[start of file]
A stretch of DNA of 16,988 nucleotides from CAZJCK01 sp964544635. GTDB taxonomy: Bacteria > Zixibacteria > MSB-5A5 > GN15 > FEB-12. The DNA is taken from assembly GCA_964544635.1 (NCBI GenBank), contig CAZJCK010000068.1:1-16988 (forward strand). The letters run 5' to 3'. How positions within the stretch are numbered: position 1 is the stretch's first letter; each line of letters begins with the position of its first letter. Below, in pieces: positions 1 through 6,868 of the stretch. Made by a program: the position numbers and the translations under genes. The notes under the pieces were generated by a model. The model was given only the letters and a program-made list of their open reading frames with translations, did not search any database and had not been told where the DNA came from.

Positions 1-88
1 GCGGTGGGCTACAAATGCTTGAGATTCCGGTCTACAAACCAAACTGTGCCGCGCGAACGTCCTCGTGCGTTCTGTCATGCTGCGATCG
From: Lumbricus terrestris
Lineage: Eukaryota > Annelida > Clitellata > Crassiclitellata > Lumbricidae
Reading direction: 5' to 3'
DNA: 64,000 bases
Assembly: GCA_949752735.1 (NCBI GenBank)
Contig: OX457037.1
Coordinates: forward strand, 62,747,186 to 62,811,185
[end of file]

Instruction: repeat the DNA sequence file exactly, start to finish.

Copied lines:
A stretch of DNA of 16,988 nucleotides from CAZJCK01 sp964544635. GTDB taxonomy: Bacteria > Zixibacteria > MSB-5A5 > GN15 > FEB-12. The DNA is taken from assembly GCA_964544635.1 (NCBI GenBank), contig CAZJCK010000068.1:1-16988 (forward strand). The letters run 5' to 3'. How positions within the stretch are numbered: position 1 is the stretch's first letter; each line of letters begins with the position of its first letter. Below, in pieces: positions 1 through 6,868 of the stretch. Made by a program: the position numbers and the translations under genes. The notes under the pieces were generated by a model. The model was given only the letters and a program-made list of their open reading frames with translations, did not search any database and had not been told where the DNA came from.

Positions 1-88
1 GCGGTGGGCTACAAATGCTTGAGATTCCGGTCTACAAACCAAACTGTGCCGCGCGAACGTCCTCGTGCGTTCTGTCATGCTGCGATCG
From: Lumbricus terrestris
Lineage: Eukaryota > Annelida > Clitellata > Crassiclitellata > Lumbricidae
Reading direction: 5' to 3'
DNA: 64,000 bases
Assembly: GCA_949752735.1 (NCBI GenBank)
Contig: OX457037.1
Coordinates: forward strand, 62,747,186 to 62,811,185